The classical Dynamic Duo, the powerful partnership linking Batman and Robin, is a force for justice in a chaotic world. In the world of food safety, though, there’s another Dynamic Duo. Unfortunately, these two have nefarious intentions – their names are Salmonella and Campylobacter. Salmonella (primarily Salmonella enterica) and Campylobacter (primarily Campylobacter jejuni) are two of the largest causes of food poisoning both in the United States and worldwide. Together, they account for 20% of all food poisoning cases and 50% of all food poisoning-related hospitalizations.1
Just like all heroes and villains, these two desperadoes have an origin story that shapes who they are now. Salmonella and Campylobacterseem to have met each other early on in their lives of crime, because they stem from nearly the same conditions. Both are often present in raw or undercooked meat and poultry as well as untreated water, because they naturally occur as bacteria in the gastrointestinal systems of many animals. Salmonella can also be found causing trouble on the surfaces of fresh produce.
Both of these partners are bad news, though they like to achieve their sickening aims in different ways. Salmonella generally causes salmonellosis, which presents symptoms of diarrhea, vomiting, fever, stomach cramping, and headaches. It tends to pass with few further complications for people with healthy immune systems, but is more dangerous for those with compromised or weaker immune systems. In some cases, it may result in continued arthritis or blood poisoning. Salmonellosis has a fatality rate of roughly 1% across all demographics, but 3.6% in nursing homes and hospitals.2 Some subspecies of the bacteria may also cause typhoid fever, which is less common but more serious. Typhoid fever presents a very high fever and gastrointestinal pains, and often spreads to other parts of the body where it can cause arthritis and chronic infection.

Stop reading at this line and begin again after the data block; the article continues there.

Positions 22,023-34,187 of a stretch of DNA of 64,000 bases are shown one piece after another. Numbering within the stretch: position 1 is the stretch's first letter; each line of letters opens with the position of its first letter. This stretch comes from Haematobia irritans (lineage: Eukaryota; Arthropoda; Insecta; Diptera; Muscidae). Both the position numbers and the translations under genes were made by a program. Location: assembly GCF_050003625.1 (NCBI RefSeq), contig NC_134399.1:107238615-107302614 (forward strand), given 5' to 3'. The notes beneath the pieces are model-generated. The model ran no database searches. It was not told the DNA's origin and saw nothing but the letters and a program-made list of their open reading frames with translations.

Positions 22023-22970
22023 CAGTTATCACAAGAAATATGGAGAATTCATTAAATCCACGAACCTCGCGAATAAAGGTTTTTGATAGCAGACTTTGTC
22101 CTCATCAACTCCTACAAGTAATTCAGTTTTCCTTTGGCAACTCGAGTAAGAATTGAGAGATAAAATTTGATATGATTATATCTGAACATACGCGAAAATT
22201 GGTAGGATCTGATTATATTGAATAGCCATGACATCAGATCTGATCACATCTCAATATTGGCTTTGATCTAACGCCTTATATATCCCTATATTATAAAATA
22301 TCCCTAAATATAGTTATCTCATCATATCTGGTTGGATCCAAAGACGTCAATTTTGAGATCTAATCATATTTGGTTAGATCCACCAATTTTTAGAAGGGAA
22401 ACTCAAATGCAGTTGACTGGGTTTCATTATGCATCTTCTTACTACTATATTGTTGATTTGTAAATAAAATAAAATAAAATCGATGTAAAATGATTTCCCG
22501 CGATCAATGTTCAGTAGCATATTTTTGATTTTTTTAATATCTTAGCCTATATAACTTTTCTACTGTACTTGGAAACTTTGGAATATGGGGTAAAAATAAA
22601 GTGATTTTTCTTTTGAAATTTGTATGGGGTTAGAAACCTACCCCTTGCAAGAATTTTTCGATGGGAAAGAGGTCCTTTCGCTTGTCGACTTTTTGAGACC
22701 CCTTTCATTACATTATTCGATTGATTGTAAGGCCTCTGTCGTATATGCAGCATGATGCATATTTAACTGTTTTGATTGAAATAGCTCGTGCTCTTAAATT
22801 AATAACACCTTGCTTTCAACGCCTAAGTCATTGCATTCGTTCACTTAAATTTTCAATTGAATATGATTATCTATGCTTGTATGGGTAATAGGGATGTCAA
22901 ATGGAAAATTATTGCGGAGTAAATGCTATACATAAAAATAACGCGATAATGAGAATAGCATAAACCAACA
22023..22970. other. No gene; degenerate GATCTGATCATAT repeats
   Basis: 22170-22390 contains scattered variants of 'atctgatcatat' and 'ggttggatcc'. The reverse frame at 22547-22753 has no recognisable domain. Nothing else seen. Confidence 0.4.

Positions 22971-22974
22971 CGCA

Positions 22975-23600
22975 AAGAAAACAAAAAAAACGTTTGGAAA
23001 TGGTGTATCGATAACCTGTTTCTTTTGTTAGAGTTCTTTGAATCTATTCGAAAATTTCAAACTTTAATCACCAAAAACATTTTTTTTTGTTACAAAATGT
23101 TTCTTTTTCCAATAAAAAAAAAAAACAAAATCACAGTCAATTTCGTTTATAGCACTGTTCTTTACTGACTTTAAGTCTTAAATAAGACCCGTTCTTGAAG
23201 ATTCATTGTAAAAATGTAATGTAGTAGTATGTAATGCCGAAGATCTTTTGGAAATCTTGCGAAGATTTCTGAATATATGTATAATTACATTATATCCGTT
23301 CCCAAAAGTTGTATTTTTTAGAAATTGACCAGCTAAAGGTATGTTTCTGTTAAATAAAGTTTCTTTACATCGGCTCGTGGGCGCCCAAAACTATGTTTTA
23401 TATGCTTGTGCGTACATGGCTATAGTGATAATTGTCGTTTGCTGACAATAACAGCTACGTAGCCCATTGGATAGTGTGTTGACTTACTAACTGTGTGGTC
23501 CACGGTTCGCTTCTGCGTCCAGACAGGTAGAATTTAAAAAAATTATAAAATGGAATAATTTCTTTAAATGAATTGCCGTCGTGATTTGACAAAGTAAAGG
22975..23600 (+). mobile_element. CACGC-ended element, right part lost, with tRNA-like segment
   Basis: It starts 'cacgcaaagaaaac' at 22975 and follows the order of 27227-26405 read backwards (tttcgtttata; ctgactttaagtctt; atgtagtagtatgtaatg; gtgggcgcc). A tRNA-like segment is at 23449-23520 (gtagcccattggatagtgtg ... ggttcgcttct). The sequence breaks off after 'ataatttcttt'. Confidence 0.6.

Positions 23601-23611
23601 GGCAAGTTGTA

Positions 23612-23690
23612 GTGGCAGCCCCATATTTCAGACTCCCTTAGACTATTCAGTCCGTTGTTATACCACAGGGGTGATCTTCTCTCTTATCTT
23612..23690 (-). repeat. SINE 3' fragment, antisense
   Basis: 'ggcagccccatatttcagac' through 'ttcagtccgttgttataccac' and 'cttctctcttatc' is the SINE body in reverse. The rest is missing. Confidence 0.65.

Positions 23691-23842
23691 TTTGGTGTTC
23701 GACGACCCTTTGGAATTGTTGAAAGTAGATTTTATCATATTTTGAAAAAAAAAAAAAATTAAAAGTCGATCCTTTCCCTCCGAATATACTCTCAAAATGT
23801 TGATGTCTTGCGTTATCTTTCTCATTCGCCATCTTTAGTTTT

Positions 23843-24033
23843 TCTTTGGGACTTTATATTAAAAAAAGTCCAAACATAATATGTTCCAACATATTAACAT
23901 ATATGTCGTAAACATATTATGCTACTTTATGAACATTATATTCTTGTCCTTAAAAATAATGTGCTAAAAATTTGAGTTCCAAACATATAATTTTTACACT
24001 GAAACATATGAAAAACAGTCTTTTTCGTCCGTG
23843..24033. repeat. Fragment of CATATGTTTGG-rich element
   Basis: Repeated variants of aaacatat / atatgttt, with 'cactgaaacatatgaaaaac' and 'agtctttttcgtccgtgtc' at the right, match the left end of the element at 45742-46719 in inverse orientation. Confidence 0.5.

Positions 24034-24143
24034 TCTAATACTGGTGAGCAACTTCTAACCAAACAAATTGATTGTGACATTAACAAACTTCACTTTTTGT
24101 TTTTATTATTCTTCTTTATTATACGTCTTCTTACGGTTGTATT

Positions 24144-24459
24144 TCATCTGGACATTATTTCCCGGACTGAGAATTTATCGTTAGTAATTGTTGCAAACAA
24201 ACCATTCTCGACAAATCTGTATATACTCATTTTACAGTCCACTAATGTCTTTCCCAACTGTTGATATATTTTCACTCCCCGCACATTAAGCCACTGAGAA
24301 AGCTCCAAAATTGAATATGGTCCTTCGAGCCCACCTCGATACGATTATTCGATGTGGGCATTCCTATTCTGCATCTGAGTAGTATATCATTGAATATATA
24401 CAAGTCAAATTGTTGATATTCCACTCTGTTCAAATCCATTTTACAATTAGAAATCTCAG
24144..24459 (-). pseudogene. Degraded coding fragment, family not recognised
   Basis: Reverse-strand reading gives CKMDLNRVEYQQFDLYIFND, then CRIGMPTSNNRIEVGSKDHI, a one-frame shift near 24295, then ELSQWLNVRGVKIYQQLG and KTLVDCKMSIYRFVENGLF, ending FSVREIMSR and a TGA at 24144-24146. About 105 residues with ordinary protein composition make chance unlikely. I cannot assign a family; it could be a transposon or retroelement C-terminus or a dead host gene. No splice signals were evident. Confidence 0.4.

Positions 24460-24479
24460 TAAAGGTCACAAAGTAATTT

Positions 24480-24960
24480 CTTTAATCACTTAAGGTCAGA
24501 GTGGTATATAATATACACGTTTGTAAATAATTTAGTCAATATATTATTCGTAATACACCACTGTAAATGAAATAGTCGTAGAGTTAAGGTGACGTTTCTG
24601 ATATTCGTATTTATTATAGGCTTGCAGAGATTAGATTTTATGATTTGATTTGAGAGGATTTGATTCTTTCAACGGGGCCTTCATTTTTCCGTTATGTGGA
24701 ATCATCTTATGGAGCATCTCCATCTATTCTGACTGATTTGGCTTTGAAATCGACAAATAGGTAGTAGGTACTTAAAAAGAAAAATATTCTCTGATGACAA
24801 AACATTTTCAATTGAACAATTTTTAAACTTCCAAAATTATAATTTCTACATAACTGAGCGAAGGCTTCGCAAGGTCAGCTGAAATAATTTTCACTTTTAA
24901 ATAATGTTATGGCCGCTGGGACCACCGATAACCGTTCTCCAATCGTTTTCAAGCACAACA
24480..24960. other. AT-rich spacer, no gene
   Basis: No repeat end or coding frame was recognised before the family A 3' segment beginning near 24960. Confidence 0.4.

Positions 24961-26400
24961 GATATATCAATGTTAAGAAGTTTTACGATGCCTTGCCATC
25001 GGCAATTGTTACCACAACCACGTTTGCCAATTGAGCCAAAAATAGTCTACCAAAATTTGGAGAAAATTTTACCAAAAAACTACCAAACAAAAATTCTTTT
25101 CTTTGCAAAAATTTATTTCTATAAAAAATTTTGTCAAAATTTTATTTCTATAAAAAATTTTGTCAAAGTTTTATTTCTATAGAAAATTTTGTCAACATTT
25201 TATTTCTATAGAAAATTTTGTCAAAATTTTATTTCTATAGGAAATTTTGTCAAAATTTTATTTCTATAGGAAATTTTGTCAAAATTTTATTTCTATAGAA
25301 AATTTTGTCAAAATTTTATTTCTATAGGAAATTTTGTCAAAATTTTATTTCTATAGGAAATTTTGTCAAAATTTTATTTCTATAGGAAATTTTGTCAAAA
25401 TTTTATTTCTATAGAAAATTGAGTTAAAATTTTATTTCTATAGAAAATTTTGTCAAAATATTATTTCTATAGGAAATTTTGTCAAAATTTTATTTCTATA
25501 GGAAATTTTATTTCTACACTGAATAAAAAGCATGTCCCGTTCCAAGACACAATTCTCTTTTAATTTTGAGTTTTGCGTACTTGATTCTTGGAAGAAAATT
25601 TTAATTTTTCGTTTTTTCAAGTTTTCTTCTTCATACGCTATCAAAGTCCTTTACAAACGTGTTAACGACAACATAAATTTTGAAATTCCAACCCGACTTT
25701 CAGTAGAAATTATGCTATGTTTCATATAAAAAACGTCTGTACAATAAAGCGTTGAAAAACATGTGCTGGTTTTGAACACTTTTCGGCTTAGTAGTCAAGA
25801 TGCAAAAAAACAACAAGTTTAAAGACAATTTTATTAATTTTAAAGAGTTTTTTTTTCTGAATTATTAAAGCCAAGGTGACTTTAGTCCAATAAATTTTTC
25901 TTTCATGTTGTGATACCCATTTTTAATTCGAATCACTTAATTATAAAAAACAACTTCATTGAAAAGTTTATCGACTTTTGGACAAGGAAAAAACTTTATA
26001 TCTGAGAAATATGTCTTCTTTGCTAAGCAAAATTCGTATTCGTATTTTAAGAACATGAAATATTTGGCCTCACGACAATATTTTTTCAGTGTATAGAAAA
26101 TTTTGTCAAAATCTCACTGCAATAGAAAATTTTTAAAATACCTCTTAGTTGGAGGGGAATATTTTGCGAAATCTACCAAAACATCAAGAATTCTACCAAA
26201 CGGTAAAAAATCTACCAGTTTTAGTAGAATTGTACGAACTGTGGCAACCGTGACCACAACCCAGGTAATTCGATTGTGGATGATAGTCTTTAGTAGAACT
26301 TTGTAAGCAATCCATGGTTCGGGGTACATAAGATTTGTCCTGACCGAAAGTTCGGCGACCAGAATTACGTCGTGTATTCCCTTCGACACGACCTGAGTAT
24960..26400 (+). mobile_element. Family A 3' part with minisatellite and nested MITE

Campylobacter, on the other hand, causes its own named disease, campylobacteriosis. Usually, this ends up resulting in a form of gastroenteritis, or inflammation, that usually does not require antimicrobial treatment.3 People who contract the disease experience symptoms of fever, stomach pain and cramps, vomiting, and diarrhea. Much like salmonellosis, campylobacteriosis is an opportunistic disease that is likely to affect those with weaker immune systems.4 In a few cases, they may develop serious inflammation in other organs, or autoimmune complications. Campylobacteriosis is very rarely fatal, but very often unnoticed: it is estimated that 30 cases go unreported for every one that is reported.4
The real heroes of this story are those who protect our food supply from villains like Salmonella and Campylobacter. To save the day, agricultural facilities need to prevent cross-contamination at all points, from the packing line to the workers to equipment surfaces, and they need to meet regulatory standards on water safety.6 To ensure that your facility remains a force for good, learn more through our other coverage.